Every player knows the importance of “mental toughness” in baseball and softball. Jackie Robinson was a world class athlete, and had the physical tools to become a Hall of Fame second baseman, but what allowed him to excel on the diamond was his extraordinary mental toughness.
Robinson’s ability to withstand racial slurs, physical play on the field and social backlash from the game of baseball and the world is still an inspiration to today’s Big Leaguers.
Los Angeles Dodgers outfielder, Carl Crawford, had this to say regarding Major League Baseball’s upcoming celebration of Jackie Robinson Day. “When I see the number 42, it just makes me think about all the things Jackie had to go through. It just makes me want to represent myself the same way he was able to represent himself.”
The number 42 is officially retired by every team in Major League Baseball. In honor of Robinson’s debut with the Brooklyn Dodgers in 1947, Major League Baseball celebrates Jackie Robinson Day every year on April 15th. Take a moment today, while the players are lined up for the National Anthem, to reflect on the symbolism of the 42 on the back of every jersey.
Jackie Robinson may be gone but his legacy will live on forever. He knew that breaking the MLB color barrier carried more significance than just his career statistics. That can be summed up in one of Jackie Robinson’s most famous quotes:
“A life is not important except in the impact it has on other lives.”
“42: The Jackie Robinson Story” is currently playing in theatres everywhere, so check it out to get a closer look at Robinson’s remarkable story. Also be sure to continue sending us your game pictures or bat review videos for a chance to win a $25 or $300 gift card from JustBats.com. Click HERE for directions and see just how easy it is to enter.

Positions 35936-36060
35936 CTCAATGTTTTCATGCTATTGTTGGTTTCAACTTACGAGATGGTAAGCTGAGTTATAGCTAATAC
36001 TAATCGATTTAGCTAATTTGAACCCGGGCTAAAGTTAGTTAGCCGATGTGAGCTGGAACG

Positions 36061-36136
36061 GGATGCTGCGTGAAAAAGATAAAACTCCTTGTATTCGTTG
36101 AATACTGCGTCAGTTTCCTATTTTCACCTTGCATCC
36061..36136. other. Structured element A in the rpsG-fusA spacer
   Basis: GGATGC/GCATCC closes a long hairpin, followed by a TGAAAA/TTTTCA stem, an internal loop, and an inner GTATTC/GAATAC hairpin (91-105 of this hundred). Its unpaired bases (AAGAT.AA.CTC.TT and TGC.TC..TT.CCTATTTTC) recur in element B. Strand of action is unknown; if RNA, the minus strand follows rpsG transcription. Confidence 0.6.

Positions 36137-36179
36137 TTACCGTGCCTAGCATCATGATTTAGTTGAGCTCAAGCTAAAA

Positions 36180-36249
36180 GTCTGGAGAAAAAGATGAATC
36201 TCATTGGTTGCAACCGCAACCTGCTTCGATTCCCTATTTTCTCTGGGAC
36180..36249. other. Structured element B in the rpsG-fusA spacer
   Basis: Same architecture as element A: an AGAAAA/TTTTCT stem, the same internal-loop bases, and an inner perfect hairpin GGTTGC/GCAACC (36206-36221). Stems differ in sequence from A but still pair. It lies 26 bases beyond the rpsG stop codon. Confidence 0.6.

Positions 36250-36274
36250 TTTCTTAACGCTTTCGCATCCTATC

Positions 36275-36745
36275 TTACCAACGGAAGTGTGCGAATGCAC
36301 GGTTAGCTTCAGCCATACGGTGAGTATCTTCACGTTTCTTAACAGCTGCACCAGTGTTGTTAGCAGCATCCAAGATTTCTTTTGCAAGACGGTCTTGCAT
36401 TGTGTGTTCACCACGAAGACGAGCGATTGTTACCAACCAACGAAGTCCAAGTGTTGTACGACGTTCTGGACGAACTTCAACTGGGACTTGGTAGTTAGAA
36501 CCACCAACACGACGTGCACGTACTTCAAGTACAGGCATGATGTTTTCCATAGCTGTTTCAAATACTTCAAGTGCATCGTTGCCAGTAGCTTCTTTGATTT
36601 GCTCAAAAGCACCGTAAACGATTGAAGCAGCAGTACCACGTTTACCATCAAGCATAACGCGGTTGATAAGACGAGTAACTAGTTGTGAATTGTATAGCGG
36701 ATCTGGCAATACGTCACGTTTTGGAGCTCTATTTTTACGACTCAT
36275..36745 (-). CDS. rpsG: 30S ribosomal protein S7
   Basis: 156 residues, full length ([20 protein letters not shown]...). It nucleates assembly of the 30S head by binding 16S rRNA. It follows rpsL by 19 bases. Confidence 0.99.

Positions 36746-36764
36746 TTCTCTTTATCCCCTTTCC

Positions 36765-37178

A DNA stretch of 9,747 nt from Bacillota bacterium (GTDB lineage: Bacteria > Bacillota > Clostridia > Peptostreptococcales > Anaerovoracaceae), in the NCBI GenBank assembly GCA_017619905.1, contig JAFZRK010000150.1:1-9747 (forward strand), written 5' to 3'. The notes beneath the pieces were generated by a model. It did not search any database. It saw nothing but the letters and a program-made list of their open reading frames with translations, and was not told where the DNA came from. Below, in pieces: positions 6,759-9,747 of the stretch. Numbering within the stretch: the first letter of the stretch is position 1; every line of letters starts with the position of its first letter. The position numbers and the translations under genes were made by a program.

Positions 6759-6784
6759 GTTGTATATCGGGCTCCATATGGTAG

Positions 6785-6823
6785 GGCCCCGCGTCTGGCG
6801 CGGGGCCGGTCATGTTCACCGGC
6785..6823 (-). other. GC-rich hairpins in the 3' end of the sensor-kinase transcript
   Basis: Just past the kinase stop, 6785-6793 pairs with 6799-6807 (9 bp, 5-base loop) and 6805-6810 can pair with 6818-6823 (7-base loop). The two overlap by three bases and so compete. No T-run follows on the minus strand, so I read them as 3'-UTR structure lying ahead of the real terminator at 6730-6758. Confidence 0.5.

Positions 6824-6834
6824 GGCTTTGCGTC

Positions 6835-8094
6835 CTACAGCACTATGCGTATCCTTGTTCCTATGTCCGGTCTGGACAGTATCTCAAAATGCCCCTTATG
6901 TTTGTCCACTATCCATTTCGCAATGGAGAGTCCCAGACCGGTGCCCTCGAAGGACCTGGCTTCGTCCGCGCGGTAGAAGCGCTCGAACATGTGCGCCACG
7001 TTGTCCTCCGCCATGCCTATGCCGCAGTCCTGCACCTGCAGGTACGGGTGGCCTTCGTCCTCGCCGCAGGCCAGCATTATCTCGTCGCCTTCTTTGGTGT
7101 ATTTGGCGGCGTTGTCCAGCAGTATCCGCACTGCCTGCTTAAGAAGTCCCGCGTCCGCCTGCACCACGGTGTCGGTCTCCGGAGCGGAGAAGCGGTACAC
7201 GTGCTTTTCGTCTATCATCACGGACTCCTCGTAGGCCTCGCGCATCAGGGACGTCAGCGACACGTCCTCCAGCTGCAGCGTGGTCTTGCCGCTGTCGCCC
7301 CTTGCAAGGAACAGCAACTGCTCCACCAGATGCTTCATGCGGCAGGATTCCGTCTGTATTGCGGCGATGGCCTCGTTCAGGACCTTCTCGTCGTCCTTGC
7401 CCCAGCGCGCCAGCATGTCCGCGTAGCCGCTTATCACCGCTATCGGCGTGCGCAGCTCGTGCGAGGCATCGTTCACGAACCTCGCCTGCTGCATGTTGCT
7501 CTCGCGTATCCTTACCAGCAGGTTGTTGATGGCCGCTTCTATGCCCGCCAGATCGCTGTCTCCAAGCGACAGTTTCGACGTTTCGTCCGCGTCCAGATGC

In September of 1920, after the White Sox lost the world series, Shoeless Joe along with seven other players were accused of taking $5,000 to throw the World Series. The accusations went into investigation and were brought to court. In 1921 the Chicago Jury on the case voted in favor of Jackson and thought the accusations should be dropped. Regardless of the jury however, Commissioner Kenesaw Mountain Landis, who was given power after the Black Sox scandal, terminated Shoeless Joe and the seven other players and they were banned from the MLB. On January 19th, 1934 Shoeless Joe asked for a reinstatement but was denied by Commissioner Kenesaw. Come grab a little piece of American history from JustBallGloves.com with the line of Shoeless Joe Jackson Gloves.
In honor of Martin Luther King, Jr. Day we wanted to pay our respects to one of the most legendary players in baseball history, Jackie Robinson. Everything Martin Luther King, Jr. taught us Jackie Robinson believed in also and he was a walking example of what it meant to overcome barriers and break through them without hesitation. Jackie Robinson was born in Cairo, Georgia in 1919 to a single mother, Mallie Robinson, and four other siblings. The Robinson’s were the only black family on their block and because of that they encountered many hardships. It was those hardships that brought them closer together as a family.
Jackie excelled at sports growing up. When he attended UCLA he won varsity letters in baseball, basketball, football and track. In 1947, after dropping out of college due to a financial situation and being honorably discharged from the army, he was approached by the Brooklyn Dodgers president Branch Rickey and was asked to join the team. That was the first time in almost 60 years that a African-American played for the Major Leagues. In 1889 baseball had become segregated and 58 years later Jackie Robinson was going to break that barrier. From there he won several awards and made huge leaps that to this day, still have an impact on baseball.
A lot has changed since the 1940s and we have made a lot of improvements as a country but today we pay tribute to the men and women who stood up and fought for what they believed, because without them we wouldn’t be where we are today. Thank you Martin Luther King, Jr. and Jackie Robinson.